SEO Strategy for Titles and Headings
When it comes to SEO strategy, there are two fundamental areas where we as authors can directly impact our search engine ranking effectiveness–Title tags and article headings. This part of the two part series, “Good Content Deserves Good SEO,” is about title tags.
Using Titles to Improve Your On-Page Optimization
To level-set, a title tag is the main text that describes an online document. It’s the value you assign the tag, and the single most important on-page SEO element (behind overall content). It tells people and search engines what your page is about. This is how Google displays the value (after a search query of “inbound marketing expert San Francisco“):
This is how the title tag appears in your browser:
Aside of being a powerful SEO element, your page title serves to engage the reader. Creating a compelling title tag will pull in more visits from search results, incite sharing via social media tools, and, paired with good, matching content, result in book-marking. When reached by search, the title tag is a reader’s first impression with your content and your brand. It’s important to remember that the title tag should let both search engines and readers know what the document is about, so it’s important to reach a balance between both optimization and keyword usage, but reader experience and perception, as well.
Creating Your Title Tag
Creating a descriptive, keyword-considerate title tag is important for increasing rankings in search engines. A common sentiment among SEO experts is that keyword usage in your title tag is the most important place to use keywords to achieve high rankings. I like to use this free SEO tool from SEOBin.org to help create title and meta descriptions. Enter what keywords you want to rank for, and in what country/geography, and the tool generates some workable title variations for you.
Three Common Web Title SEO Mistakes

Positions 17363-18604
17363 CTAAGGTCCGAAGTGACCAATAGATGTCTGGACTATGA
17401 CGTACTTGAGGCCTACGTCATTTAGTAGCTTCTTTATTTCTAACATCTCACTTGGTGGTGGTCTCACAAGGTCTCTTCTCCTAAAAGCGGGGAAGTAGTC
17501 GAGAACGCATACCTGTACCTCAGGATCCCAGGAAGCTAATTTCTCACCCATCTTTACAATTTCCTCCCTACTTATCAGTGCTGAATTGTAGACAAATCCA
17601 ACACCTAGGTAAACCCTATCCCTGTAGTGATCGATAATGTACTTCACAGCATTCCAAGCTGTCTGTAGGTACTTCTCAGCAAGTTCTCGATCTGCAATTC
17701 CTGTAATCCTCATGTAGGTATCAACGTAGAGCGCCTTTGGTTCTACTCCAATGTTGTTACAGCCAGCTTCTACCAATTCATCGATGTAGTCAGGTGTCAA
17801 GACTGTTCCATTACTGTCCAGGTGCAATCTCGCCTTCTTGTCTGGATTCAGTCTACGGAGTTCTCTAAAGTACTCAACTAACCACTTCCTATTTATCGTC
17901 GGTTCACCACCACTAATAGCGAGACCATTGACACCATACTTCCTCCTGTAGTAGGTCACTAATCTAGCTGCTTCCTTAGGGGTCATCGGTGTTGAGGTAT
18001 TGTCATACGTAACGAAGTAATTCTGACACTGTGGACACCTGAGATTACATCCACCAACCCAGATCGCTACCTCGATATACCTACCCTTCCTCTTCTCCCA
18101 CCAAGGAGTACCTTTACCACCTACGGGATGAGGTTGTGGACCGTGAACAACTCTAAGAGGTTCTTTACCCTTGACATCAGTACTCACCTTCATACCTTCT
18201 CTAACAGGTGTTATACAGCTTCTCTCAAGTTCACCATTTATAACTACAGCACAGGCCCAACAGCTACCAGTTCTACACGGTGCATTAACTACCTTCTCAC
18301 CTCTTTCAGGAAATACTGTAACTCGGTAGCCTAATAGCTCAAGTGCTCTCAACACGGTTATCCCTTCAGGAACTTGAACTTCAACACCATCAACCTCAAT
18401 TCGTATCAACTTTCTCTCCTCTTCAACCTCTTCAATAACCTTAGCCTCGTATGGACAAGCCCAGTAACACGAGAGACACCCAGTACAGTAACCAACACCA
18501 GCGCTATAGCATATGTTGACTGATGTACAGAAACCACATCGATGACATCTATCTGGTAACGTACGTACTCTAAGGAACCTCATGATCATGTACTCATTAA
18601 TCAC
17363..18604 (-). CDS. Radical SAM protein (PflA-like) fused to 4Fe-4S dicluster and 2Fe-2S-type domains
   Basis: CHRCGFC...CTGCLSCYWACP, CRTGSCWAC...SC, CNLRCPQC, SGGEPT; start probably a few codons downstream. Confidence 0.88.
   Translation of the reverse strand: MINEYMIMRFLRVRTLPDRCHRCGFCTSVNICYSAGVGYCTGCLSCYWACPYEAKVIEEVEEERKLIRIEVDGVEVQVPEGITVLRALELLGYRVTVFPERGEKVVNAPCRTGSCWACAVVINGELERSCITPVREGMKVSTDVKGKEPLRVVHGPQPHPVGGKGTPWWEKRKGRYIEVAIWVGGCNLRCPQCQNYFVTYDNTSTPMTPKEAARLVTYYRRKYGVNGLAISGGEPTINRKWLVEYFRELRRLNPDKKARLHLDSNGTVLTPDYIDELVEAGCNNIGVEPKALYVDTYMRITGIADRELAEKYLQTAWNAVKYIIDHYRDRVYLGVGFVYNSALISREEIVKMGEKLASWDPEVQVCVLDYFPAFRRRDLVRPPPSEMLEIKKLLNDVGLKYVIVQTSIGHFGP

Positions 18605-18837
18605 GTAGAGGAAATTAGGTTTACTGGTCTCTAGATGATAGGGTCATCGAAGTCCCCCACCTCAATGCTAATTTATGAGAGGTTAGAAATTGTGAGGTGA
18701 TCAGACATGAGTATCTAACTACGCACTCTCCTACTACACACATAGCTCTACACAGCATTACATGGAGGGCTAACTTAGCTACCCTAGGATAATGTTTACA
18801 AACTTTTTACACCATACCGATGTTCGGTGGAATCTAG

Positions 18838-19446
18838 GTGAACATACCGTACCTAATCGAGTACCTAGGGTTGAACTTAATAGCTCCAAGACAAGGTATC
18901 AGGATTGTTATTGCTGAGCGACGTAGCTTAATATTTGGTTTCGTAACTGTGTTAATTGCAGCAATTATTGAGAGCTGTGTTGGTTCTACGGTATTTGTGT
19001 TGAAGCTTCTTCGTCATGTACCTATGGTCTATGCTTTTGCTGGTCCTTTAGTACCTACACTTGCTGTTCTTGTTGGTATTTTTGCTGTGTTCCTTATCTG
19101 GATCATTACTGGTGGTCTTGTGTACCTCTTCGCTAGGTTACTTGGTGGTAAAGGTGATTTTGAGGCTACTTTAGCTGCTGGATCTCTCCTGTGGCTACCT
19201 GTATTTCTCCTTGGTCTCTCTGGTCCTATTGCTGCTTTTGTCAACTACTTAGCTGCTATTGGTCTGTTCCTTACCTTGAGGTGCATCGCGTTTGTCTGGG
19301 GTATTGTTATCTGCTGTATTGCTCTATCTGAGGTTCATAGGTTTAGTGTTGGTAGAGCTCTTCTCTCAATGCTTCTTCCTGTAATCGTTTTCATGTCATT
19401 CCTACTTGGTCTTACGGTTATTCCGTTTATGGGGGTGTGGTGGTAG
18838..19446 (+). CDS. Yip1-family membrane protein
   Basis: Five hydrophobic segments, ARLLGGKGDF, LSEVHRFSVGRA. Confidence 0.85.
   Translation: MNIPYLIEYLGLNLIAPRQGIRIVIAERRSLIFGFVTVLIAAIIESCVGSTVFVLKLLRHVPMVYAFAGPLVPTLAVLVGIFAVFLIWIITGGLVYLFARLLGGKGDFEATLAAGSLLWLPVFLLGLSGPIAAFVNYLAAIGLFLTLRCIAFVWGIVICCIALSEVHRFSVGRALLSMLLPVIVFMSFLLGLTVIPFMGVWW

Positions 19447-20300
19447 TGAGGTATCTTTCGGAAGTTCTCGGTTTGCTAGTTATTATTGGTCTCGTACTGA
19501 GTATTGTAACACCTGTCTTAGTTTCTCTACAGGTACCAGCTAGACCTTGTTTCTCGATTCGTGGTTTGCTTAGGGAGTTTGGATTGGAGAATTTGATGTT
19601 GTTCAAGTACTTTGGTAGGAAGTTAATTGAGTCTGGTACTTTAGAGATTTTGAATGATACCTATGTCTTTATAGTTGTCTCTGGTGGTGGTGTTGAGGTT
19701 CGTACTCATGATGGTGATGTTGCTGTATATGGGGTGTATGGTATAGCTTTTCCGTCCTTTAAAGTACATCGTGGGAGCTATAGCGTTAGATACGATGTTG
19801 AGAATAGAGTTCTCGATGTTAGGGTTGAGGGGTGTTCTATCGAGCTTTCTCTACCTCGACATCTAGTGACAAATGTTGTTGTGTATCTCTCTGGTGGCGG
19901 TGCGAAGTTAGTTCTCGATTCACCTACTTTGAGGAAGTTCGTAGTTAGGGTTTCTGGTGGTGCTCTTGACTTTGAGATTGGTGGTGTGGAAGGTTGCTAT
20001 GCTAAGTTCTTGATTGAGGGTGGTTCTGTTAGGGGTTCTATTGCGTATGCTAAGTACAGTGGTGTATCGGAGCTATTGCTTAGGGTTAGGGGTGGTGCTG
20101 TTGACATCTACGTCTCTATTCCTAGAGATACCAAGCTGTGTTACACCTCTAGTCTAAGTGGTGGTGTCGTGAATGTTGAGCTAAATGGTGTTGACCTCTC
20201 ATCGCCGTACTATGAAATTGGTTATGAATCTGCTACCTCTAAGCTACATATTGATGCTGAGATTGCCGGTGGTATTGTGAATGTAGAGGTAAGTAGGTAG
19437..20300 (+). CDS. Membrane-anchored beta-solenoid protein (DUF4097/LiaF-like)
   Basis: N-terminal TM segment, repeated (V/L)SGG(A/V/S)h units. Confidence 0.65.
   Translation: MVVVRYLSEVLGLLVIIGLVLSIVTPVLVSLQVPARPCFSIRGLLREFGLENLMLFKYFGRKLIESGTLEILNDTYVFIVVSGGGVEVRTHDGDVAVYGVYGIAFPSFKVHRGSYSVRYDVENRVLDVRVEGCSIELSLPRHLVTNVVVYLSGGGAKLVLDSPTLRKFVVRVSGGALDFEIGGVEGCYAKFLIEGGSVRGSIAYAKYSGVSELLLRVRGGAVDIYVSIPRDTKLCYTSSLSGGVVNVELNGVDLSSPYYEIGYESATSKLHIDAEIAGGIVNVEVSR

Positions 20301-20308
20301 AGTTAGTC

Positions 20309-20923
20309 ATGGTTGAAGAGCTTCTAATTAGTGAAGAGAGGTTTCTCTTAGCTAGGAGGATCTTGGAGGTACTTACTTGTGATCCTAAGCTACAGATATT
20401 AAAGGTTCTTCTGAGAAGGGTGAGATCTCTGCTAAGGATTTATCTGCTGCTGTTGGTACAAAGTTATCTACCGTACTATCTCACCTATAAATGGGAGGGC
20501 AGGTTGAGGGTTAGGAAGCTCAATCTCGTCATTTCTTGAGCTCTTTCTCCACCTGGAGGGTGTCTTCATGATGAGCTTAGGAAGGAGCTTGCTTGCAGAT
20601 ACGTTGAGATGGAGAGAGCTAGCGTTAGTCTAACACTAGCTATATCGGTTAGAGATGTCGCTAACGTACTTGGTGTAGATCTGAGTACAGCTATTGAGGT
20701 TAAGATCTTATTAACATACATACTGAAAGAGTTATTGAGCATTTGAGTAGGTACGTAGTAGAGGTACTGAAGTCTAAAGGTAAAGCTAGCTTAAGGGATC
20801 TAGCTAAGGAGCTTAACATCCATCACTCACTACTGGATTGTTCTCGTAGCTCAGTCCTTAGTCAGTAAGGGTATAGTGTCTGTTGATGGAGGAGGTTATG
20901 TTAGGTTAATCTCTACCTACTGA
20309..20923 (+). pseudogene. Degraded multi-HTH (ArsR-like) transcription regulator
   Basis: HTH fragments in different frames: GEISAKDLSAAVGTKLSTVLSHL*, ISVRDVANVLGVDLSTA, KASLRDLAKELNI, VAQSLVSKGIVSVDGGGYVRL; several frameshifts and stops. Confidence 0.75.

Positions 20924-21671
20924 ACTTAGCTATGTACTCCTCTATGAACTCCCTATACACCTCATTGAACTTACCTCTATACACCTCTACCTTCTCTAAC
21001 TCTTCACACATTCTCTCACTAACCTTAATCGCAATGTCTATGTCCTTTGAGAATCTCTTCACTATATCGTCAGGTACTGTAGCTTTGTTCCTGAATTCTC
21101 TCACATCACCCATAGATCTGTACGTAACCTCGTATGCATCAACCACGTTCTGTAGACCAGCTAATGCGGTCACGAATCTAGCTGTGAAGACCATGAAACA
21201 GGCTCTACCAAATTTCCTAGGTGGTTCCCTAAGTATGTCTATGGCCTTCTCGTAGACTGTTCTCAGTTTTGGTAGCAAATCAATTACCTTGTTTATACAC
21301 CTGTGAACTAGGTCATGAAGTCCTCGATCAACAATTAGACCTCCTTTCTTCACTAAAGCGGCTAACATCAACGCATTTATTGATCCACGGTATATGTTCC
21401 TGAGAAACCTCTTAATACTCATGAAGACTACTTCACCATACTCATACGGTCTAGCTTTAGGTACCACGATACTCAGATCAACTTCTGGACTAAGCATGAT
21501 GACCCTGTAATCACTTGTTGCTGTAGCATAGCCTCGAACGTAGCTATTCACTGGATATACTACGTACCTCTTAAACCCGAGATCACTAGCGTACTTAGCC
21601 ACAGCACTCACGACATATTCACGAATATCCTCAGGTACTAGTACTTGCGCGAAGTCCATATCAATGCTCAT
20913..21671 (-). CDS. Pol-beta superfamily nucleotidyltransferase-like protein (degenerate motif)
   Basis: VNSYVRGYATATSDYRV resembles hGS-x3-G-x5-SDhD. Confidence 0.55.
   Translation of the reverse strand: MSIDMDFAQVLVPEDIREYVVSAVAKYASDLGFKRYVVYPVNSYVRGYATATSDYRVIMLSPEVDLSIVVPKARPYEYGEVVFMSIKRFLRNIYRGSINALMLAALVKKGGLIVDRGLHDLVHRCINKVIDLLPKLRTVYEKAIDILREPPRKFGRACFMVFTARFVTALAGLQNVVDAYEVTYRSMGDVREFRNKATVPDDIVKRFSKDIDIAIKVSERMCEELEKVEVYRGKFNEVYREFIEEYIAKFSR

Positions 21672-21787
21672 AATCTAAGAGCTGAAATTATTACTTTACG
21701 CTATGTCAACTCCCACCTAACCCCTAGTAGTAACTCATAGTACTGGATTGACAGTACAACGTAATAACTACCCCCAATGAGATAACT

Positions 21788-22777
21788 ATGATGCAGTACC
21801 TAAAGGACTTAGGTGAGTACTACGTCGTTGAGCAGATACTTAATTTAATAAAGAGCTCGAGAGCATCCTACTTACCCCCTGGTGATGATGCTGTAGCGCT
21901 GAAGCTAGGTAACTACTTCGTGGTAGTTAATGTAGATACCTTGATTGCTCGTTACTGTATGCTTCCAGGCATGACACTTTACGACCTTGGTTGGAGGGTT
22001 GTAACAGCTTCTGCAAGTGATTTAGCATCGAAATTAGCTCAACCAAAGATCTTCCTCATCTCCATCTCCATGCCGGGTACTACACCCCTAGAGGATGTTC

1. Title Length
Google displays up to 70 characters of a given page title in their SERPs. Therefore, short page titles will limit the potential of a page to rank for several keywords. But while it’s important to smartly use up to these 70 characters, it’s equally important not to overdo it. Keep in mind that the more keywords you have in your title, the more diluted they become. Creating good titles for good SEO requires that you give your web pages meanings, without making your readers have to re-read, digest, or think about what your page title is really saying. My rule of thumb is that if it appears SEO’d, it probably requires a re-write.
2. Keyword Saturation
Don’t stuff your page title with too many keywords. Back in the 1990’s that may have worked to improve your search engine rankings, but it no longer does. Google and others have grown smarter and they know when you’re trying to trick them. And if your page is inconsistent and irrelevant to your page title, it will cause readers to leave, generating high bounce rates that don’t bode well with search engines, either. My rule of thumb here is, make it unique, but make it readable at an 8th grade reading level.
3. When and Where Your Brand Name is Used
Many website owners like to include their business name in their page title. Some even more zealous ones like to have it appear first in every single web page. Don’t follow suit. Including your company name (unless it’s a search term that will likely be used), is unnecessary on all pages, and can bring about search engine flags you don’t want. Besides, it reduces your available character count:
There are lots of varied opinions on this, but my general thought is that, for proper brand-building, displaying your company name in the homepage, contact page, and “about” page makes sense. However, I like to avoid using them in content pages. This is subjective, and very dependent on the industry, brand, and usage.